that. The latter is not E SHARP which doesn't fit anyway. This is
one of those traps that takes advantage of the convention that the
first letter of clues is always capitalized. FORTE is always
lower-case f in music. I used to tell people that "playing loud is
my forte" but nobody ever laughed.

Only Shakespeare could compare DEATH to a lover's pinch. I'm glad I
don't have to write this blog in iambic pentameter. Kenilworth is a
novel by Sir Walter Scott. "It is the privilege of tale-tellers to
open their story in an inn -- the free rendezvous of all travellers
-- and where the humour of each displays itself without ceremony or
restraint."

The "1993 triple-platinum Frank Sinatra album" is DUETS. In this
very odd collection, singers who were still alive sang along to
Sinatra tapes and the producer Phil Ramone did his digital magic to
make it seem like they were collaborating. It didn't work for me.
What did work was seeing MIA HAMM in the grid, a great athlete in
the sport the rest of the world calls football.

So, which is more fun for you this weekend, the game or the puzzle?
And if you're getting up, could you grab me another beer?


COMMENTS

1. January 31, 2009 7:20 pm
It's the puzzle for me all the way. I'll be AT LARGE, doing my
usual avoidance therapy on the whole shebang. You folks have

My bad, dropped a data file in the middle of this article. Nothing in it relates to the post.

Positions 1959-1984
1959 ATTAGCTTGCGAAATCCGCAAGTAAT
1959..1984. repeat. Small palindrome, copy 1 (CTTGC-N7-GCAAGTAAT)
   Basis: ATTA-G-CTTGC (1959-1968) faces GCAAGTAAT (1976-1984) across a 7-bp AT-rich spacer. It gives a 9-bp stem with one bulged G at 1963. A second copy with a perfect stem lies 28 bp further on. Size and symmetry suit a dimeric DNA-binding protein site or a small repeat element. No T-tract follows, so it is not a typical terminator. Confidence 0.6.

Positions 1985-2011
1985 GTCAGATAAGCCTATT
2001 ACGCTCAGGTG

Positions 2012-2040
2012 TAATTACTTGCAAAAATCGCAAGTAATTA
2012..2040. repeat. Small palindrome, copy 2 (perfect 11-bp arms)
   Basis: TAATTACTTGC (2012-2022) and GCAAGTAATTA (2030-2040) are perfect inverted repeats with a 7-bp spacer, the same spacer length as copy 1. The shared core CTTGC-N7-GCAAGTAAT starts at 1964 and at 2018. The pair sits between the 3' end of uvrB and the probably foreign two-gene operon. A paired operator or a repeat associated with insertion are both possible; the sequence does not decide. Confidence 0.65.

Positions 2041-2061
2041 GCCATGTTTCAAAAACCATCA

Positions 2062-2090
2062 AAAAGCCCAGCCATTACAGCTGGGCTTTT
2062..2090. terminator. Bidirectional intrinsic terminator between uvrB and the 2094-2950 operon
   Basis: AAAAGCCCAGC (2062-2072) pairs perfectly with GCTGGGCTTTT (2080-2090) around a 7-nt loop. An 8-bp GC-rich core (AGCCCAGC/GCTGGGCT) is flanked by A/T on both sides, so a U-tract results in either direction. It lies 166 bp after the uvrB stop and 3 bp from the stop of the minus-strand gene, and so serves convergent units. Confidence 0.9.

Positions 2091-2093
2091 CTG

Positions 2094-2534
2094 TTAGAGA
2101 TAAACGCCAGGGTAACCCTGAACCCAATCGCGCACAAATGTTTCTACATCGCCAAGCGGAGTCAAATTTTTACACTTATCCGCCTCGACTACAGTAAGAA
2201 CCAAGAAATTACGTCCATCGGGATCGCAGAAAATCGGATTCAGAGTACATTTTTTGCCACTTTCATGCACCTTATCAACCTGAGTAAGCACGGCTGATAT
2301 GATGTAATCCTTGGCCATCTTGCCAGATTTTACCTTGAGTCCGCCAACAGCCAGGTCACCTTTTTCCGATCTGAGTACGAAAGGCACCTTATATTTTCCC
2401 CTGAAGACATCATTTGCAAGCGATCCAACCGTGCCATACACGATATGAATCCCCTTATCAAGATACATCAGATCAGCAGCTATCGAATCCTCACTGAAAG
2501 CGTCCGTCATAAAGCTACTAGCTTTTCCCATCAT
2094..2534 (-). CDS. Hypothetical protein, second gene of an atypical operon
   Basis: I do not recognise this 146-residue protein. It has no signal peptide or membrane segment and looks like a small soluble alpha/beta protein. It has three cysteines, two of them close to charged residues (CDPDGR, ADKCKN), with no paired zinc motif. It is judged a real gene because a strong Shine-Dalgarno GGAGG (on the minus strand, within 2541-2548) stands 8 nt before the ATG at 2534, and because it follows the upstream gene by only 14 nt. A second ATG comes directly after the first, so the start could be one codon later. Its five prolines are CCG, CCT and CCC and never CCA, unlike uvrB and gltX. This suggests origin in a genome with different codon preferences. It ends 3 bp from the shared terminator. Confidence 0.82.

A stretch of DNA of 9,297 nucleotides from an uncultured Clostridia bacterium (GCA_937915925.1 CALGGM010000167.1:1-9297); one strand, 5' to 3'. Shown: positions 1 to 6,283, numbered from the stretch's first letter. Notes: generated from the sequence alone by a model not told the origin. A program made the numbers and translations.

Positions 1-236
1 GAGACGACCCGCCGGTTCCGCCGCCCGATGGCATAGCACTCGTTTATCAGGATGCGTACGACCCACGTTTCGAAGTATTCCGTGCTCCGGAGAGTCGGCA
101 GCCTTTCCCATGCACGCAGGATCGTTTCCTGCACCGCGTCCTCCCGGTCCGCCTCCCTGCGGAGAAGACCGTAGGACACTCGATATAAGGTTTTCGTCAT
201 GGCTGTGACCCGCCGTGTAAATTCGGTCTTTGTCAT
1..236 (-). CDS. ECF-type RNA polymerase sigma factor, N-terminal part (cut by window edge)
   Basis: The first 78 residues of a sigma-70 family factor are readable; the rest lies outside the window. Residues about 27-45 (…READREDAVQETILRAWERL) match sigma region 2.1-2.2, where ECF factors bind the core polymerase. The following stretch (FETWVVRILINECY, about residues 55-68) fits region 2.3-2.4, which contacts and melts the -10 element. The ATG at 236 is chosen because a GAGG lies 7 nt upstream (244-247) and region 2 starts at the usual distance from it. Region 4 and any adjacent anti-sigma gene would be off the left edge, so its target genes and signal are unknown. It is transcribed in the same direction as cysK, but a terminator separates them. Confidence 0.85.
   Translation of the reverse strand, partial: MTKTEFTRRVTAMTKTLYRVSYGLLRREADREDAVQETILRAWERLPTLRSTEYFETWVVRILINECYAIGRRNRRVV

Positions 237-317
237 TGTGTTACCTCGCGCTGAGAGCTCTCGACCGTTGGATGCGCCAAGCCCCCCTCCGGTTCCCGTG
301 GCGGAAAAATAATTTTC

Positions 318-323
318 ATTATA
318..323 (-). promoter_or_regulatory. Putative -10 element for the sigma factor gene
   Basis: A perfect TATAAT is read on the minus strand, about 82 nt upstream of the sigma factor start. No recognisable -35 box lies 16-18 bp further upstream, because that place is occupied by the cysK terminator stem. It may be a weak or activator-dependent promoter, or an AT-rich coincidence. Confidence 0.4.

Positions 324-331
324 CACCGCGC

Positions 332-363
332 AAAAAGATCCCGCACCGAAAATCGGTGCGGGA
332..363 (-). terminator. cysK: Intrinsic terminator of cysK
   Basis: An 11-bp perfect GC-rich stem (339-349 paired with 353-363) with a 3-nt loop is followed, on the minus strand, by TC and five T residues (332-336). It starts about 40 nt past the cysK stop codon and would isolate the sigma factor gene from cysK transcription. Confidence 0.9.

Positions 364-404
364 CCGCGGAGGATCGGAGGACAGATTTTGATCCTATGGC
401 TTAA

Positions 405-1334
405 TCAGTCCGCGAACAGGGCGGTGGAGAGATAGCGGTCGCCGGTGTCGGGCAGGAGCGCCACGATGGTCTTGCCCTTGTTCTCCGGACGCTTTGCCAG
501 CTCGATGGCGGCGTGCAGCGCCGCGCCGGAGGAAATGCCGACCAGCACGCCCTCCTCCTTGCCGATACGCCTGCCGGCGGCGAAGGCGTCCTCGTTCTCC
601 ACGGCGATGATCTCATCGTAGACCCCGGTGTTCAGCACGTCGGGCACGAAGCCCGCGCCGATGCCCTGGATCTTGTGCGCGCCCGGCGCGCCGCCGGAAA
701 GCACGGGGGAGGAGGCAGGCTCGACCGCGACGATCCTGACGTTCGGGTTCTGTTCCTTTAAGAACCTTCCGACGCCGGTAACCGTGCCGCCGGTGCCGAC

fun.
-- Alan J.

2. January 31, 2009 8:10 pm
At least today's themed answers weren't puns, as I
originally feared (you know, ball would be bawl, etc.). As it
was, I couldn't wait to finish -- which is about how I feel
about the game.
Okay, just kidding, sort of. I was glad to see another stage
reference - TROD the boards - that's three days in a row, right?
And haven't we just recently seen ESTELLLA? And OXEYE?
Is Holden's little brother really ELLIE, or did I get something
wrong? I'll have to check that.
Okay, got to go. Got to start cooking the chili.
-- Sara

3. January 31, 2009 9:04 pm
I clearly know a lot less about football than I pretend to. The
only NEUTRAL ZONE that came readily to my mind is the one
separating the United Federation of Planets from the Romulan
Empire -- any breach of which was, I suppose, the height of
ILLEGAL MOTION.
-- Peter S.

4. January 31, 2009 10:00 pm